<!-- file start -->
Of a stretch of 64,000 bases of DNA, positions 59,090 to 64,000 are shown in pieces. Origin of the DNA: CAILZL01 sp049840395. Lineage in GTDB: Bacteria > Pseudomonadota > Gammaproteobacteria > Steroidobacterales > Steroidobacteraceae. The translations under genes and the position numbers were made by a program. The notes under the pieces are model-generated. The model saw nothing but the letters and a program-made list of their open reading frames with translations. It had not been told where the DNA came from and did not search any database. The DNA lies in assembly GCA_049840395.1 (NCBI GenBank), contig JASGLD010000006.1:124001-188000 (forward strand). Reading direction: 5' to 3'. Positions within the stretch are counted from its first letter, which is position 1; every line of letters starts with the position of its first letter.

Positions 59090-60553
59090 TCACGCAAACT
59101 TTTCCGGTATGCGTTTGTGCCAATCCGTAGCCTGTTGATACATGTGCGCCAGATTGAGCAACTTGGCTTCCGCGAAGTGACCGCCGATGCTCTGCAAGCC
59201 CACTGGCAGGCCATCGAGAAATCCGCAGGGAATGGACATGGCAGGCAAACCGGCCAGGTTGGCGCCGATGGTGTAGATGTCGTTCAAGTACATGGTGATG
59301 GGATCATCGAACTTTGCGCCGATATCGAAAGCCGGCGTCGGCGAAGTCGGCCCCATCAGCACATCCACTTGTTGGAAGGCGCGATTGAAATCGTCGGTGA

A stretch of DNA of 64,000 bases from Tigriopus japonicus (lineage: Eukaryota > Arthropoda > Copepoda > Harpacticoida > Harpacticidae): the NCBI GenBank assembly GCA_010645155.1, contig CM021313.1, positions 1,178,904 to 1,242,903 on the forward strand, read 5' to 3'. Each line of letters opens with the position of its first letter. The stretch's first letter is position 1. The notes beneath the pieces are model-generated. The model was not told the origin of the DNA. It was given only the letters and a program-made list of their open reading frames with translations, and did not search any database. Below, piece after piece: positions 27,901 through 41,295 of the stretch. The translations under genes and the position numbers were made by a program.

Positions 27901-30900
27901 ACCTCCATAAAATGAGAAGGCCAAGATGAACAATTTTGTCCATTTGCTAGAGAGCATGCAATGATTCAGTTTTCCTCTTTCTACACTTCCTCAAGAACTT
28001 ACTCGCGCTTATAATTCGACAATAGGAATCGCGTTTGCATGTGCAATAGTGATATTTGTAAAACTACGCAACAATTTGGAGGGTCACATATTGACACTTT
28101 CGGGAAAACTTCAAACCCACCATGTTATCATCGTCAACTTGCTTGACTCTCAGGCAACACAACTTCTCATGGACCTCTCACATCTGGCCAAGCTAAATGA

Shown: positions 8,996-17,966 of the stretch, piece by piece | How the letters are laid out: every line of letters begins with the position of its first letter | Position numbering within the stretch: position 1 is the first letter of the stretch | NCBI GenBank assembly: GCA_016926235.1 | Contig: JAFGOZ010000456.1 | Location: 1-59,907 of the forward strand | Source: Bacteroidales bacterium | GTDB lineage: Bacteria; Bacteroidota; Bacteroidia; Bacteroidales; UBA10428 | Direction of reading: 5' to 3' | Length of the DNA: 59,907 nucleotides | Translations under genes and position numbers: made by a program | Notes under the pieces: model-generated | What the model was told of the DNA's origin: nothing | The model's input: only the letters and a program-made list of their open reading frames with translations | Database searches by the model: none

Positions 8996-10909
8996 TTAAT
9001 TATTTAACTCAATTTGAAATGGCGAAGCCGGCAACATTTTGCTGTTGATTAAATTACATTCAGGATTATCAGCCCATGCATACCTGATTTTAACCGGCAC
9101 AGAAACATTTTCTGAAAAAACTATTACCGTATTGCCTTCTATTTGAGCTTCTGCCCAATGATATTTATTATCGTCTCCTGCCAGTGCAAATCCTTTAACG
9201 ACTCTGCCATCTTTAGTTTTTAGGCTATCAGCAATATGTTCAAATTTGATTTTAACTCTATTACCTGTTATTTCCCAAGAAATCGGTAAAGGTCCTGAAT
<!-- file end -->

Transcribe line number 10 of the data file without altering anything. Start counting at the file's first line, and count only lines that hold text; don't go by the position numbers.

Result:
28001 ACTCGCGCTTATAATTCGACAATAGGAATCGCGTTTGCATGTGCAATAGTGATATTTGTAAAACTACGCAACAATTTGGAGGGTCACATATTGACACTTT